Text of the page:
In addition to the story, I really loved the descriptions of Israel and the Sinai Peninsula. I know so very little about that part of the world except for the occasional things I see on the tv news. It is a place with such a long, long history. I very much liked that the author demonstrated (through Gavrielle) how much we take for granted here in America. Gabrielle had a perfectly complete life in her own country, even though she had never eaten a donut!! The author seems to have a very good understanding of both cultures. Also included were many little "nuggets" about art history, architecture, and diamond smuggling that were fun.
Yes, I would read another book in the "Gavrielle" series! I would read anything this author published! (I was given a copy of this book to be honestly reviewed. I have honestly reviewed it!!)
Great to see another book from this talented author, whose writing I enjoy very much.
One of her many strengths that make her stories so good is the detailed research that goes into them. Again in this one that’s true. So besides connecting with the well-drawn characters and caring about them, I learned something about the history and politics of the setting, the Middle East. She weaves in, well and simply, that context, which adds to understanding of the story without dragging down the flow at all.
The central character is a strong female — yay — who is sleuthing some family history, and I very much enjoyed the literary technique used of letting us into her mind and heart by showing us in first person what she’s thinking and feeling. Then in a supporting role is a character from Michigan who makes his reappearance from an earlier book, and I was glad to “be with him” again.
Will definitely be watching for the next in the Gavrielle series or any other volume from Yael Politis!
It was an honor to have been given an advance look at the manuscript and invited to help with copyediting pre-publication. Full disclosure: she’s a friend from my Michigan hometown decades ago, with whom I reconnected in recent years via social media. She’s a great novelist; I say that as an avid reader who inhales dozen of books each year. More disclosure: I wasn’t compensated for that work; I would not give it five stars if I didn’t find it to be worthy. Commended, as are all of Yael’s novels. Am eager to read the next one!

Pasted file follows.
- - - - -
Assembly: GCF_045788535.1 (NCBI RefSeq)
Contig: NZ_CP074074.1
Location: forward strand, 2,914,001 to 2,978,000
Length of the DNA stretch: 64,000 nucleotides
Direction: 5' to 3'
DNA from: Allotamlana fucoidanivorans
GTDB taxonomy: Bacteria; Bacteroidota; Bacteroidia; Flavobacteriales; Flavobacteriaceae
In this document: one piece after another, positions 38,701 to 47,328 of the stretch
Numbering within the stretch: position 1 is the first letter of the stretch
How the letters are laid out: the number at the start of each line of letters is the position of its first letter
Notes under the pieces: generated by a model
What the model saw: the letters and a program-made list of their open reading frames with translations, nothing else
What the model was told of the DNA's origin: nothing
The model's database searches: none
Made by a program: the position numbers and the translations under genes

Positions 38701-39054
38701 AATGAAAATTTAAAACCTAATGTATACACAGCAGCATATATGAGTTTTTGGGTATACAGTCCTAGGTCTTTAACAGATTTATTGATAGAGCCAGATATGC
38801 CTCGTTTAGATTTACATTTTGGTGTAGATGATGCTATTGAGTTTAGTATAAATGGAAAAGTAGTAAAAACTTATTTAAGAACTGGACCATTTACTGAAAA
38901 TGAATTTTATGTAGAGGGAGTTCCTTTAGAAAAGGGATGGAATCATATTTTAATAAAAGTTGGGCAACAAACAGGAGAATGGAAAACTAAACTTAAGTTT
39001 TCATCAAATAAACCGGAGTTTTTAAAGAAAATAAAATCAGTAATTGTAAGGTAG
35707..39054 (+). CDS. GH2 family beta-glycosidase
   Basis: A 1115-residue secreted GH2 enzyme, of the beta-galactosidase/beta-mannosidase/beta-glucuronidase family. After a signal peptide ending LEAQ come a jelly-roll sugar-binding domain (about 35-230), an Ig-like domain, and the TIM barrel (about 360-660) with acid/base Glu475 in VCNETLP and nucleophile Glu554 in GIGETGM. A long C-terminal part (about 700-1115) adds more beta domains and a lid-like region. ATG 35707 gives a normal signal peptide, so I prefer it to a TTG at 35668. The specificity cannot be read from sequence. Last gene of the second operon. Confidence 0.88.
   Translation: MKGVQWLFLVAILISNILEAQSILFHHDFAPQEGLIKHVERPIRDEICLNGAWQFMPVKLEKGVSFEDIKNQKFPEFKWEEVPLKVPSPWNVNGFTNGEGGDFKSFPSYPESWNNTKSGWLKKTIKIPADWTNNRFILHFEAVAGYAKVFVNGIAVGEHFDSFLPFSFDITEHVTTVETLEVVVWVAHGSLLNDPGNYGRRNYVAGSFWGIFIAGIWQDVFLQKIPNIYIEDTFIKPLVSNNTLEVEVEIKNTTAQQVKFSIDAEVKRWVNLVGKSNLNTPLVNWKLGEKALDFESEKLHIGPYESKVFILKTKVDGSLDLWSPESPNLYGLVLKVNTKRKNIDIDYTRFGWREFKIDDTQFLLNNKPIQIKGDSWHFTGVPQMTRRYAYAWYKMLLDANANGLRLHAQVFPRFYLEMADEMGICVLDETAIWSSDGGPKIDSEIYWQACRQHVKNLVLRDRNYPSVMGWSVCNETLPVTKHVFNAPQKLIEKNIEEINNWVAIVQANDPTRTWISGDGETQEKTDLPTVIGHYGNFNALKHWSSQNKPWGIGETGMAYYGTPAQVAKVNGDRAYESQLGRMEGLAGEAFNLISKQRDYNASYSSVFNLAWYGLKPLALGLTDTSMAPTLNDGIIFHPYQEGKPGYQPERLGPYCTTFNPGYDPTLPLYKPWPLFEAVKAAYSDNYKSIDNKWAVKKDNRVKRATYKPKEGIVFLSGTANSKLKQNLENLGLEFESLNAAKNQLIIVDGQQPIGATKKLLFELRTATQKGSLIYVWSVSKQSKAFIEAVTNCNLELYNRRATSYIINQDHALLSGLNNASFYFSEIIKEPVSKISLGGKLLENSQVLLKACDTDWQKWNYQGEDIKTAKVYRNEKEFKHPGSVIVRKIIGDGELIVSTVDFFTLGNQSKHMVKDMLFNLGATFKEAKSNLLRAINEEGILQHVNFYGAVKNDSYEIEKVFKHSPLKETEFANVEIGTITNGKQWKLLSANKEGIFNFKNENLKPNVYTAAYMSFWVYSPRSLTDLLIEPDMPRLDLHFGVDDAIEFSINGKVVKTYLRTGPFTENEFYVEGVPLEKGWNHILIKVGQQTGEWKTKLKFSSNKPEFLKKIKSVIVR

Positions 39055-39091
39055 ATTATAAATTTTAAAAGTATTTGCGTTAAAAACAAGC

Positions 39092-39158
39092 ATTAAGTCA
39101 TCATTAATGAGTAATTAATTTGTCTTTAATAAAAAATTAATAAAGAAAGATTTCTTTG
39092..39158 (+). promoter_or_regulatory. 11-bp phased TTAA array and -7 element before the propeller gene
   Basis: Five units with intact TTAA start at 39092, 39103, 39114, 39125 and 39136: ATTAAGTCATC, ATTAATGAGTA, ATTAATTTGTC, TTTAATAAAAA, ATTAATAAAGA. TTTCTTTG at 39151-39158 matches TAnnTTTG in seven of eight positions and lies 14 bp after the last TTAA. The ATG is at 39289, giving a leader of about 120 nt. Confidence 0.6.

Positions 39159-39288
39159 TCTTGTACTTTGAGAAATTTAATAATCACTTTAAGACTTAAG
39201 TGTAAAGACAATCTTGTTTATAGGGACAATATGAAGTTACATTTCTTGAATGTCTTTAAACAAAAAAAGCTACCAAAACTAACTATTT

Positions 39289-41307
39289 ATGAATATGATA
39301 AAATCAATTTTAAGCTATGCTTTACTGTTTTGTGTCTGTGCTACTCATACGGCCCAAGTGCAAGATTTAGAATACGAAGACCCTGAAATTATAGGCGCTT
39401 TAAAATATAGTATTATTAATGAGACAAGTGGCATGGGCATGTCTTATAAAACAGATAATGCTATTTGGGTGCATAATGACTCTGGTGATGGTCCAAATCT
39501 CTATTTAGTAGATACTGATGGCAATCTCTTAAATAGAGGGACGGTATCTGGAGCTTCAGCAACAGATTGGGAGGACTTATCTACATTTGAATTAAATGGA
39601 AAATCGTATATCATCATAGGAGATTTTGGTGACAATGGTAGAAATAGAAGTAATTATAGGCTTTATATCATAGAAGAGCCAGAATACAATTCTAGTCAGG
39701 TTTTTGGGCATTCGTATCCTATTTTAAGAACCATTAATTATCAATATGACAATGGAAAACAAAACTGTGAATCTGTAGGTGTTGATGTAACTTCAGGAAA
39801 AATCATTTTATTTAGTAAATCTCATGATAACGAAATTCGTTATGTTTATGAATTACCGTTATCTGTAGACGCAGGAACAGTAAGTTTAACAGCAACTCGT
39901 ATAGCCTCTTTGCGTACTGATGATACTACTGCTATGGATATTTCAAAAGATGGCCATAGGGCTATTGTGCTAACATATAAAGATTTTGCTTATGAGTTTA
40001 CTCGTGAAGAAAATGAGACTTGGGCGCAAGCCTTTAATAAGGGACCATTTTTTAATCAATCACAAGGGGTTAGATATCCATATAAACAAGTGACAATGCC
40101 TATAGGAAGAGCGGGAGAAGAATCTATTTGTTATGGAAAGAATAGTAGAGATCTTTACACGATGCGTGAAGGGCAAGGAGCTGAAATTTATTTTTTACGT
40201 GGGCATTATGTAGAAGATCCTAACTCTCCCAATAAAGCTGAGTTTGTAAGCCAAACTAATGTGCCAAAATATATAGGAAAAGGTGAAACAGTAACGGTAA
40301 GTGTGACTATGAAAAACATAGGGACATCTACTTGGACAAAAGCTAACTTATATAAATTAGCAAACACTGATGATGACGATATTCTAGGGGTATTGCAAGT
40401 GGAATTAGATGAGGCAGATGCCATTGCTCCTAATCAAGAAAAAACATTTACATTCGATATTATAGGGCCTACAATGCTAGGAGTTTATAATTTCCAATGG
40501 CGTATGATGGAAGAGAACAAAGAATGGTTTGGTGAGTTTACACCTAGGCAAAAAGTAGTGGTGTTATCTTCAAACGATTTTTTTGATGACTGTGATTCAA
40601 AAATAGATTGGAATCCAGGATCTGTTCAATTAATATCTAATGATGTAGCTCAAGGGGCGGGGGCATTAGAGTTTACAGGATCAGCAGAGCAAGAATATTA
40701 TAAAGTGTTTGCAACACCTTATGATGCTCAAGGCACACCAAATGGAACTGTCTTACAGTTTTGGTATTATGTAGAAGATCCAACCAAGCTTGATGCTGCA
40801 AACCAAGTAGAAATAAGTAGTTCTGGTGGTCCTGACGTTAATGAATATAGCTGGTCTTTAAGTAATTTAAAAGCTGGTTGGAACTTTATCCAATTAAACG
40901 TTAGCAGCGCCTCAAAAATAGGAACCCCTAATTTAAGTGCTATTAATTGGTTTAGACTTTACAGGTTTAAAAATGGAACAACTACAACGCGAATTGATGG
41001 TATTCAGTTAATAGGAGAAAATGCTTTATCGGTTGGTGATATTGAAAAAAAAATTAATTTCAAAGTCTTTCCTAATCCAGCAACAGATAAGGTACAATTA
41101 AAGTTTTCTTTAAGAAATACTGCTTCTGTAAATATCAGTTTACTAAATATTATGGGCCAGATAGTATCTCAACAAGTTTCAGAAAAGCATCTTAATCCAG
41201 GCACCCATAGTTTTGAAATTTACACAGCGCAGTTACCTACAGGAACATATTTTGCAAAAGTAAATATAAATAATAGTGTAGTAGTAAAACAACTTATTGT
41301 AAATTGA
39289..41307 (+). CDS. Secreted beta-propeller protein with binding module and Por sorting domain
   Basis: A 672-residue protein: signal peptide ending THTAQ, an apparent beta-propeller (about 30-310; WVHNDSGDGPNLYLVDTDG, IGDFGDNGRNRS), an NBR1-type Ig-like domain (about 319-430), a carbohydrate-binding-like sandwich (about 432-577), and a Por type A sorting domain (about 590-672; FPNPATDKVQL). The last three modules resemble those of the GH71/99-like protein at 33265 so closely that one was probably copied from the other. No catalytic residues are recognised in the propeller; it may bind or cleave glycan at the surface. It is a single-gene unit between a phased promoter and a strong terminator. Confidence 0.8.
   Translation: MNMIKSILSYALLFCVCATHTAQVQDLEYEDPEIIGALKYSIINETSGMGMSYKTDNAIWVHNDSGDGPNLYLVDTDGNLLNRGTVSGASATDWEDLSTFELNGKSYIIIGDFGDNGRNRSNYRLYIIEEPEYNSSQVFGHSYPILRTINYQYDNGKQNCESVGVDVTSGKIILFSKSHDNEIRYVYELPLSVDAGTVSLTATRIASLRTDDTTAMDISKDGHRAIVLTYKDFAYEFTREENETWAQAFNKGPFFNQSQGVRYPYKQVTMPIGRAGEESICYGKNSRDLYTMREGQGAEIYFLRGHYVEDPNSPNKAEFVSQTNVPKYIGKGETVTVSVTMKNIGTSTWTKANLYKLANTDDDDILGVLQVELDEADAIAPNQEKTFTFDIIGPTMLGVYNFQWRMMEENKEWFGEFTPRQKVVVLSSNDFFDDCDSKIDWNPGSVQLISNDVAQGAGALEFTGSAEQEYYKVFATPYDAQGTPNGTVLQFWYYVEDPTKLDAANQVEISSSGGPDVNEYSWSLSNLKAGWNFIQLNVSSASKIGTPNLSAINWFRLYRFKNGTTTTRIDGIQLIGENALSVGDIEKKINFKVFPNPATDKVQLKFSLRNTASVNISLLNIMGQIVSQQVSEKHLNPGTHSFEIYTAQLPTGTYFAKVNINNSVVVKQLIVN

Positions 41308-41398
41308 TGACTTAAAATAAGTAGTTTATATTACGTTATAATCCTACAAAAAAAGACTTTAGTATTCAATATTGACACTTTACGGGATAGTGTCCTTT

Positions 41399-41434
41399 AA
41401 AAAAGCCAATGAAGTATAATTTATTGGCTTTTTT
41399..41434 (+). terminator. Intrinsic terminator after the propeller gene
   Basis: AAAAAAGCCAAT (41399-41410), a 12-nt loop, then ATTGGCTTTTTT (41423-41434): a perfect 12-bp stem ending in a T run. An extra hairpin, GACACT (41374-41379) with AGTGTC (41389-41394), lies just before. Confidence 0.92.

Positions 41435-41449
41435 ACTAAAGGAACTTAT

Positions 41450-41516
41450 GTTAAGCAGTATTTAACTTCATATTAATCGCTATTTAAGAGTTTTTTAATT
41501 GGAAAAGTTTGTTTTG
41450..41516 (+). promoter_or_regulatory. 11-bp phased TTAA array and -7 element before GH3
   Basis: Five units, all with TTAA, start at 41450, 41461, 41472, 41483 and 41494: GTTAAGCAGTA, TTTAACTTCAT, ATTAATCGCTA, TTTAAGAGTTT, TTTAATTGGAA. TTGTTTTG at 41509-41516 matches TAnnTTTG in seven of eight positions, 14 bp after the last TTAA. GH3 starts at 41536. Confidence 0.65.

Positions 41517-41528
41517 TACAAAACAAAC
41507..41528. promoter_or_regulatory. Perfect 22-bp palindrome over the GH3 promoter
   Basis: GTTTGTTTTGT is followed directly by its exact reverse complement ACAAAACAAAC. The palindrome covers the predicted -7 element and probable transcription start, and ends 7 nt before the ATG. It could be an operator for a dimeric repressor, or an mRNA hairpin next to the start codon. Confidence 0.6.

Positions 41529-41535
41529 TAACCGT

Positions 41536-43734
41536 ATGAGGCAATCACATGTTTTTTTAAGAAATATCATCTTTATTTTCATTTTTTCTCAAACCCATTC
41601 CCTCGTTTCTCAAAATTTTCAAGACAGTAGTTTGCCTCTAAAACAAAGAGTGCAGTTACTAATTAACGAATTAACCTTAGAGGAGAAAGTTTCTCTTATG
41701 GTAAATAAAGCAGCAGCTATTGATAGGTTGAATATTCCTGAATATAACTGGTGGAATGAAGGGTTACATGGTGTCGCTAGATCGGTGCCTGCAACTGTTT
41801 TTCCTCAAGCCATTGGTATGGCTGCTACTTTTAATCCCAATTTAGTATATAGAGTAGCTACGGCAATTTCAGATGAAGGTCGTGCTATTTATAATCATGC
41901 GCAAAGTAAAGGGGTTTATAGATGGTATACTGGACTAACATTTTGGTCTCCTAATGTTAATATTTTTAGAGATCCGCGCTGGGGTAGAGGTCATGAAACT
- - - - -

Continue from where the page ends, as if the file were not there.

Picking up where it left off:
Reviewed in the United States on February 18, 2019
History and culture breathe very naturally through the pages of Yael Politis’ The Summer of 1974. It’s a tale of contrasts, rich and poor, friend and foe, African American and Jewish. But it’s a tale of unity too, as a young woman hides from relationship and a young man actively seeks new people to relate to. Their connection blossoms and dances, impossible, improbable, and totally delightful, against a backdrop of war and death, tangible danger, and a Jewish conflict that’s all too easily seen, from our Western safety, as distant, constant and unreal.
Author Yael Politis weaves well-researched history into all her stories, bringing depth to all her characters and places, and drawing her readers in. The birth of a nation and the birth of a child; the Six Day War and the dangerous peace; deaths of strangers and the death of a friend; the curious mysteries of Jewish jewelers and the jewel of life in the desert… it all comes together in the quest for family that turns into a quest for purpose.
There’s wisdom in this story and its people, as well as excitement, mystery, love and fear: “God gave your life to you, not to your parents. Up to you to do somethin’ good with it,” the older woman proclaims, meaning more than she seems.
The Summer of 1974 stands alone as a complete and enthralling novel, but ends with the promise of more. I, for one, will look forward to learning more of Gavrielle and Charlie.
Disclosure: I was given a pre-release copy and I love it.